GLBVA Presidential Address to 2001 Convention – 31Mar01

An Address by
GLBVA National President James P. Donovan

to the Seventh Annual National Convention of GLBVA

March 31, 2001

We come together annually to assess where we are, to share experiences of both successes and failures with one another, and to plan for the upcoming year. I present for your consideration and reflection an analysis of the state of GLBVA organized according to what some management consultants term the SWOT system:

  • Strengths
  • Weaknesses
  • Opportunities
  • Threats

Strengths: GLBVA’s great strength has always been the dedication of its members. The fact that this convention is occurring, and that you are here is ample demonstration of this fact. We have a mailing list and a well-produced newsletter, The Forward Observer which not only acts as a means of communication among our membership but is also one way of presenting our case to those who sway public opinion.

Weaknesses: As with most organizations, GLBVA has suffered from its share of leadership problems. Though it has been fortunate in having received the best efforts of numerous, talented people, all too often personalities, egos, and “turf guarding” activities have obscured the greater vision and sapped the effectiveness and vitality of the organization. The failure of the attempt to lift the ban in the early days of the Clinton administration disheartened many who simply lost the will to continue the struggle for justice. Thus attrition further reduced our ranks and visibility.

Opportunities: Despite these difficulties, there have been those who have persevered. This past year has seen the establishment or reactivation of three new chapters. In the reports of the chapter leadership yesterday we thrilled to the dynamic growth and success of San Diego and St. Louis, and the reactivation of the chapter in San Antonio. Our National Secretary reported that we have members in thirty-eight states. Some of these are isolated individuals for whom the only contact with other gay veterans is our newsletter. If we are to advance the cause of gay veterans, the organization must grow to have a presence wherever it is needed, and to attain credibility with policy makers and the public at large. Thus one priority for the new year is GROWTH. Specifically, we must establish an on-going presence in the Washington, DC area.

Successful growth must be assisted by communication among ourselves, not only for the few brief hours of the annual conventions, but continual sharing among chapters and the national officers. Thus my second point is the centrality of COMMUNICATION. Communication, in the general sense, by simply sharing newsletters. Communication in the personal sense by one-on-one discussions and by closer contact between the national organization and local chapter leaders.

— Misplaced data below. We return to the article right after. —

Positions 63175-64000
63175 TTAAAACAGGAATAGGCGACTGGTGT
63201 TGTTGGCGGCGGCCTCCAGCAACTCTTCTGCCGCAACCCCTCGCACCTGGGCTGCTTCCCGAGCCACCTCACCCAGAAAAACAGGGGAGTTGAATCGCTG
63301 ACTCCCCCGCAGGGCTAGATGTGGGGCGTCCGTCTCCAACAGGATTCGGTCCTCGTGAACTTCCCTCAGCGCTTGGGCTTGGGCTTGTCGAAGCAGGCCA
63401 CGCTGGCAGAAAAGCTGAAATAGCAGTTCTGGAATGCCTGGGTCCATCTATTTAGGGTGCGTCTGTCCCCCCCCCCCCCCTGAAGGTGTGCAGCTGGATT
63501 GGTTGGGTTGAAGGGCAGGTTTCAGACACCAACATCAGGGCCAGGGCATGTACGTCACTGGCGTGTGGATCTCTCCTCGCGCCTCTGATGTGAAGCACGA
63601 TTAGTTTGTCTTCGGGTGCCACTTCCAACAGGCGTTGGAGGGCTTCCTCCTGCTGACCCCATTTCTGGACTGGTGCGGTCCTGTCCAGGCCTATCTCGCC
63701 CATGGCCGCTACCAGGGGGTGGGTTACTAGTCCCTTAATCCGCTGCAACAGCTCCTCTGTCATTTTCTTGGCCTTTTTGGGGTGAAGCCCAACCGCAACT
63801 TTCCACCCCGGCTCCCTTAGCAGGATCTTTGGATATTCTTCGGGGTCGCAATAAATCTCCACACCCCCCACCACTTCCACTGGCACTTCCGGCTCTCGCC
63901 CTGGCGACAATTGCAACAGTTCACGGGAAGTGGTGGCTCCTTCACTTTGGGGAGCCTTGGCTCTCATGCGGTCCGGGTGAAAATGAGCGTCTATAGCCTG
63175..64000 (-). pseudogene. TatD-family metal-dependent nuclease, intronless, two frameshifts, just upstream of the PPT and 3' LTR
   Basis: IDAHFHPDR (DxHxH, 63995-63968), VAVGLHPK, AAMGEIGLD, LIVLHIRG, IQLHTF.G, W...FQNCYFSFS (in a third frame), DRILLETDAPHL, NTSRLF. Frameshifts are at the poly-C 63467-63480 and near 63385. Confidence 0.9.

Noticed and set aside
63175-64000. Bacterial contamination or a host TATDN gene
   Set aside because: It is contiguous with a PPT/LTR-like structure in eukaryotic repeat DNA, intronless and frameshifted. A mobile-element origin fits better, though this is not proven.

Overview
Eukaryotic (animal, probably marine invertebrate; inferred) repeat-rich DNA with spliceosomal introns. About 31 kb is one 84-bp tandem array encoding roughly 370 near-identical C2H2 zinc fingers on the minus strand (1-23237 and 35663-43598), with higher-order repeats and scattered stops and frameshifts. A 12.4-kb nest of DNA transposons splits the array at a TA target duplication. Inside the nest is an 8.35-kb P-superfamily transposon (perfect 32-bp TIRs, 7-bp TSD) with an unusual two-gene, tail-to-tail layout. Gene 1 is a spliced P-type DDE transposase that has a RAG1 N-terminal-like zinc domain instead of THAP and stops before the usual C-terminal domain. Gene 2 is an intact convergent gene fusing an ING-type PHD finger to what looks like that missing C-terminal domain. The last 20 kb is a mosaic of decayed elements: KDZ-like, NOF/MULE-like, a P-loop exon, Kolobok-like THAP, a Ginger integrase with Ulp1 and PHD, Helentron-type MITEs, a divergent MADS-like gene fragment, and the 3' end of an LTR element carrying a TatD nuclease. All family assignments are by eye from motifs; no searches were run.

Thirdly, we must build on both previous growth and better communication by OUTREACH in cooperative ventures. PFLAG and GLSEN were two organizations frequently mentioned yesterday for local initiatives. In so doing we increase credibility and effectiveness for all concerned. This very morning our featured speaker will be Jeff Cleghorn of SLDN. We must seize the opportunities presented in this convention to explore ways in which our two organizations, each devoted to assisting gay, lesbian, bisexual, or transgendered veterans, can work more closely together.

Threats:We are all well aware of the external threats we, as gay service members and veterans have and do face. There is another kinds of threat which can prevent us from taking constructive action on the opportunities presented to us: Its name is COMPLACENCY. Recently a well respected but conservative gay author published an op-ed piece in which the argument was made that as a virtual stalemate now exists in the Kulturkampf between gays and conservatives, and as things for many gay people are not intolerable, members of the gay community should simply learn to accept their status as second class citizens. Ironically, and similarly, some community activists on the left now employ the term post-gay to suggest truce if not outright surrender in the struggle for equality.

My friends, we dare not surrender to exhaustion. No matter how pervasive the prejudice, banal the injustice, or corrupt the political process, we must not snatch defeat from the jaws of victory! We know that the battle is not won: so long as gay and lesbian people daily are hunted and discharged; so long as the military continues to perpetrate the very injustices from which it ostensibly exists to defend society; so long as the obscenity of “Don’t Ask, Don’t Tell” makes mockery of the promise “liberty and justice for all,” we must, we shall continue to fight. We are tired; we have suffered losses, but we are not deceived; and we will not be denied!

GLBVA must increase in membership, in chapters and credibility. Let us resolve to GROW.

GLBVA must become a more visible national presence, a more insistent voice on behalf of lesbian and gay veterans. Let us learn to COMMUNICATE more effectively with one another and within our local communities.

GLBVA must move the rich and powerful to embrace the equality envisioned by the nation’s founders. Let us find means to COOPERATE with others of compatible aims that together we may prevail against the forces of tyranny.

It is my sincere hope that each delegate to this convention will come away from this weekend revitalized and recommitted to the cause of justice. Though our days of active military service may be over, our gravest battles and greatest victories lie ahead.